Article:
Vollmer Tripsdrill Old Ladies Mill (#3628) Diorama

I came across this model purely by accident. It's based on a real ride in the Tripsdrill Adventure Park near Cleebronn, Germany. Looking at the Tripsdrill website, they have some rather unique rides. From what I can tell (having never visited the park), this ride appears to be a slide mounted inside an old windmill.

Apart from the ability to add a standard 16vAC motor to operate the windmill, the model is essentially static. However, I thought it would be nice to somehow modify the model so that figures appear to slide down the chute between the two buildings. After some thought, I came up with a way of achieving this, but it would require the model to be built directly onto a diorama.

The plan is that HO scale figures will be mounted on a 6mm wide timing belt. The belt will follow a triangular path with a drive motor mounted at one of the corners. The belt will travel down the chute into the Gift Shop(?) and through the base of the diorama. It will then move back towards the windmill underneath the diorama, and up the tower of the windmill back to the chute.

Firstly, in order to align the slide mechanism properly I needed to temporarily prebuild part of the model. This enabled me to get the correct dimensions of the model, and also determine which pieces would require modification prior to final assembly.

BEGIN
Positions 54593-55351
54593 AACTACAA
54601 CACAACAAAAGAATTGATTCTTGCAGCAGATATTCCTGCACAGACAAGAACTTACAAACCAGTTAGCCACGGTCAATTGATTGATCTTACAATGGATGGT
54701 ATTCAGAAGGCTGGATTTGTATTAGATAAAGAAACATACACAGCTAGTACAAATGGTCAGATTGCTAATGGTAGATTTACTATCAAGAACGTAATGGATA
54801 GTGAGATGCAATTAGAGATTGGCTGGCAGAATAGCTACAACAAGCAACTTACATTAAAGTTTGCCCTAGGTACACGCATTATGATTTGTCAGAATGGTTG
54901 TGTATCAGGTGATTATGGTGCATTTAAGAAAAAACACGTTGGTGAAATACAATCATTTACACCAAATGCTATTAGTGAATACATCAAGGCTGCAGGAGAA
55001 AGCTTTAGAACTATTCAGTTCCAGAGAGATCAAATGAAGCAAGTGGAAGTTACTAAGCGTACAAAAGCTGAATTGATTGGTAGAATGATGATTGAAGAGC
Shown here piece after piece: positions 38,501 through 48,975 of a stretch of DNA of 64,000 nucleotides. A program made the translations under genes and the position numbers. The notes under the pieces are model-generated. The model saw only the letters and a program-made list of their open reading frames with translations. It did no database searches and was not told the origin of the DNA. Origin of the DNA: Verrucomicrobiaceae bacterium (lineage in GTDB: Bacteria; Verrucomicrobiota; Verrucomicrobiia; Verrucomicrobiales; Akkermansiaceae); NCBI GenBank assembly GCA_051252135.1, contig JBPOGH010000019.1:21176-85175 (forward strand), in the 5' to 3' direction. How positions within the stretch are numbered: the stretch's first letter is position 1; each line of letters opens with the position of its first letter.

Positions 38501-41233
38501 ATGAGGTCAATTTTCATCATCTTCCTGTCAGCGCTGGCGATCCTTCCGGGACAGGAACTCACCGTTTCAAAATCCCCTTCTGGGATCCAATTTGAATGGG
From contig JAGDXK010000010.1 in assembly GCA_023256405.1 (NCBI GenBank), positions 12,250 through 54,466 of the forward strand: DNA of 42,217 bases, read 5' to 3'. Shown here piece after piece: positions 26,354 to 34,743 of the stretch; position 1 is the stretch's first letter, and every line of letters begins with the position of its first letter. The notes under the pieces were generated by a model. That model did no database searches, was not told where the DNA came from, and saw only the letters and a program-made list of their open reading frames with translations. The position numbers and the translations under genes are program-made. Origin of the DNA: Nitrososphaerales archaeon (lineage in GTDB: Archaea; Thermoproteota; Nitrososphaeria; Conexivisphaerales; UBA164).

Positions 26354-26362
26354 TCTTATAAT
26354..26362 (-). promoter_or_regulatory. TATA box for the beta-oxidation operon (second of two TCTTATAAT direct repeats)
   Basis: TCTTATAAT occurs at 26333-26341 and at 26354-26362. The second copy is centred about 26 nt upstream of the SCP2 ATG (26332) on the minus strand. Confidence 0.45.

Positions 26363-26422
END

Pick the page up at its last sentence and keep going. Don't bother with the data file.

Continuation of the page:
The base of the windmill, and other horizontal / floor pieces, conveniently came with large holes in their centres down which the wires of the windmill's motor are intended to be fed. I've enlarged these holes slightly and will use them to convey the timing belt up the windmill. New holes will be drilled for the windmill's motor.

The pieces that make up the slide section that runs between the two buildings.

A hole needed to be made through the wall of the windmill so that the belt could pass from the windmill tower to the chute. The pulley inside the windmill was the trickiest to position correctly because it needed to feed the belt down the chute at just the right angle, but also needed to be positioned to ensure that the belt didn't snag on the holes in the floor pieces and left enough "headroom" for the figures that would be attached to the belt.

The drive motor (a McLennan 21:1 Geared motor #1271-12-21) is pushfit mounted into a block of wood. This block of wood is crudely held in place with two screws - removing one screw allows the block to be pivoted so that the timing belt can be installed. I used three aluminium timing pulleys - one with a 4mm bore (for the motor), whilst the other two have 3mm bores. The timing belt is 6.25mm / 0.25" wide and ended up being about 600mm long.


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